§ Mr. Cordle
asked the Secretary of State for Foreign and Commonwealth Affairs what percentage of British aid is given in the form of food; and what nutritional criteria are applied.
§ Mr. Wood
In the financial year 1972–73 Britain spent £0.7 million, which was 0.2 per cent. of British aid. In the current financial year, expenditure may rise to about £6 million, including a direct contribution to the World Food Programme (WFP) but excluding the British share of the cost of European Community food aid financed from the EEC budget.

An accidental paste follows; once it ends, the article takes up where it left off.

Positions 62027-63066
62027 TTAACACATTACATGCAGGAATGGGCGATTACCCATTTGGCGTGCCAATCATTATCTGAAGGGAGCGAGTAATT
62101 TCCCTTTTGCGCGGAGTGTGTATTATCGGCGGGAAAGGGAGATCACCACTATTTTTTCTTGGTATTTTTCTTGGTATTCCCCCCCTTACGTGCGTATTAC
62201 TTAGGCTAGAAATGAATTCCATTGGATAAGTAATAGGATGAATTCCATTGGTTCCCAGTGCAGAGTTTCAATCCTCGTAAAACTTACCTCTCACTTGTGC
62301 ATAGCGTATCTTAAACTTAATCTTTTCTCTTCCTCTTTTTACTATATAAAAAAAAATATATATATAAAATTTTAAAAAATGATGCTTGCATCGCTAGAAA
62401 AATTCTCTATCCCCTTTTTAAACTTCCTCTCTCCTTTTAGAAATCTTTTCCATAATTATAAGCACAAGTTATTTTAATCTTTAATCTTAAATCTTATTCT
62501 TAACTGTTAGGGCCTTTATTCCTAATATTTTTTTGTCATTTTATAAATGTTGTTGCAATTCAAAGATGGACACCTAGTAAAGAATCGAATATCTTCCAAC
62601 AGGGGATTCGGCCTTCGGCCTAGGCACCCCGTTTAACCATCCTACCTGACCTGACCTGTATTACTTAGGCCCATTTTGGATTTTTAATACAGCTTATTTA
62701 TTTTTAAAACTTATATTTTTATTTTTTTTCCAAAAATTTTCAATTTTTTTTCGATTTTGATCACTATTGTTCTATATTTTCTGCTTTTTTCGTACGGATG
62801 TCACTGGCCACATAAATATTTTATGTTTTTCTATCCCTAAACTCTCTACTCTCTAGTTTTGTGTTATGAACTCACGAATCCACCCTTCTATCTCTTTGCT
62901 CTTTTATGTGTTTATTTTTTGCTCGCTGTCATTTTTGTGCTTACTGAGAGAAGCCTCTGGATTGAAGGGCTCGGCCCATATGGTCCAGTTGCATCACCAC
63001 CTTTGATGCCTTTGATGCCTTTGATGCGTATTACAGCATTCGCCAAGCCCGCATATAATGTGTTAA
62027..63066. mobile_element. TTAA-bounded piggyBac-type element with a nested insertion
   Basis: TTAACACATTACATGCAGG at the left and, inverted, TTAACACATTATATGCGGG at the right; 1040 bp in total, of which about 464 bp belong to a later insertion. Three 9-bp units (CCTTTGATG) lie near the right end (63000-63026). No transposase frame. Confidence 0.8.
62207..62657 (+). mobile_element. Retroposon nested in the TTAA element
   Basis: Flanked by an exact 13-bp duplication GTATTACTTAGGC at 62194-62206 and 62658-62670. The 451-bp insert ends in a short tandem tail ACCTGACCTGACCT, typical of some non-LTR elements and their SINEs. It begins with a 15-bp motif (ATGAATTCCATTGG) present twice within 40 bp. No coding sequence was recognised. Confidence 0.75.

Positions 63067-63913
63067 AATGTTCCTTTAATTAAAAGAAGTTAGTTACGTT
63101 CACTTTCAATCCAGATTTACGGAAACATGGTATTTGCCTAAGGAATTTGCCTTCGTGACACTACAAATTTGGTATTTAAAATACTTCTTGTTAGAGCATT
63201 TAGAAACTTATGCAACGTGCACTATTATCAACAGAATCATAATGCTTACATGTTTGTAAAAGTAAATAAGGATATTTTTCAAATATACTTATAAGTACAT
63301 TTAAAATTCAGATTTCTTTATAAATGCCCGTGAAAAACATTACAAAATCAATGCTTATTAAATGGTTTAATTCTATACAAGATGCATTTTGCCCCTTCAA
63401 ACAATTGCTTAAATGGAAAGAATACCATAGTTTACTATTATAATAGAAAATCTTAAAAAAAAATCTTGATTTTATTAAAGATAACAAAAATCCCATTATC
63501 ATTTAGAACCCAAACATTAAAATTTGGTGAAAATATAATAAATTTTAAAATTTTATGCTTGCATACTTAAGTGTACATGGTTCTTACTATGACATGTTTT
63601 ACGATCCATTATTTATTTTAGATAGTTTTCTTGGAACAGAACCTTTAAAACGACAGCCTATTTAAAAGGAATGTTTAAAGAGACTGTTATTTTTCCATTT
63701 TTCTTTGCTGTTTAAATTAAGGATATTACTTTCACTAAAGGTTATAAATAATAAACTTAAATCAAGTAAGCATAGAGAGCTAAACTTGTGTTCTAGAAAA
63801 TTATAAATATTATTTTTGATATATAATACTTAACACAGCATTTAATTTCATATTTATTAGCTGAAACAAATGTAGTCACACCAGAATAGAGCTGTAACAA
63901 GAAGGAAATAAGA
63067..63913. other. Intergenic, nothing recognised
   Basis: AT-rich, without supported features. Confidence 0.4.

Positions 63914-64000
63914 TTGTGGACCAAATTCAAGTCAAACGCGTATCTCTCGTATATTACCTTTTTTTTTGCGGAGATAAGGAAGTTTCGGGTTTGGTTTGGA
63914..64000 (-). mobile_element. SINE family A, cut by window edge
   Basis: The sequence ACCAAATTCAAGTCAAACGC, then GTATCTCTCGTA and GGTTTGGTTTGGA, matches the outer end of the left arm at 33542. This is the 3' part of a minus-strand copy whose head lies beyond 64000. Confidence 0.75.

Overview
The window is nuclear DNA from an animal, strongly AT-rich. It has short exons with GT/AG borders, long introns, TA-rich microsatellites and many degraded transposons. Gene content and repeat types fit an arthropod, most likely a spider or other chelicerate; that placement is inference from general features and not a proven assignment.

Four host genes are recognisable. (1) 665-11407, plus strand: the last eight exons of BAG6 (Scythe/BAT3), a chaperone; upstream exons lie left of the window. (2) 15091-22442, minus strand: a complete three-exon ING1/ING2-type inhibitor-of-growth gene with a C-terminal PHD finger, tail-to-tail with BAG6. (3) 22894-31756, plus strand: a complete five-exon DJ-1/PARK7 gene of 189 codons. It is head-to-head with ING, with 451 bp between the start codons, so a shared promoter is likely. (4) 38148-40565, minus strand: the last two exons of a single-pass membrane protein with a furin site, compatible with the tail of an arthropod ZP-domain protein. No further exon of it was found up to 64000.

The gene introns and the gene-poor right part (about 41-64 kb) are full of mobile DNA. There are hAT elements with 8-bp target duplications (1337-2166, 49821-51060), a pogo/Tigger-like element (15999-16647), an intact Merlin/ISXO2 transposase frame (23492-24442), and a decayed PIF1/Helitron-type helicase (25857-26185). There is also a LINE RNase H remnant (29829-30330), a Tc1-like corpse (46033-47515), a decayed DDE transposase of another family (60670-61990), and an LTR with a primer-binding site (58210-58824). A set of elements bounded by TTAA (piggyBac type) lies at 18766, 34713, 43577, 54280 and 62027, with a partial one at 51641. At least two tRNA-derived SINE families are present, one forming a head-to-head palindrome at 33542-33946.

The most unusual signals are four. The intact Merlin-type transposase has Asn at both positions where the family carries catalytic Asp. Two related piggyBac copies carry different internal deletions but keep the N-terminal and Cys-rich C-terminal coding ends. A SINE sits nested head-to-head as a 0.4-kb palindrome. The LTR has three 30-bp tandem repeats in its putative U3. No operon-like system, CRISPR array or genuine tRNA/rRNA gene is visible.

The World Food Programme seeks to ensure that the nutritional content of food given under its auspices to developing countries is suited to the projects for which the food is made available. The commodities contributed by Britain to the WFP have a high protein content. Commodities given as British food aid outside the WFP are given because they are both desired by the countries receiving them, both because they are nutritionally valuable and acceptable to local consumers, and are available at the right time.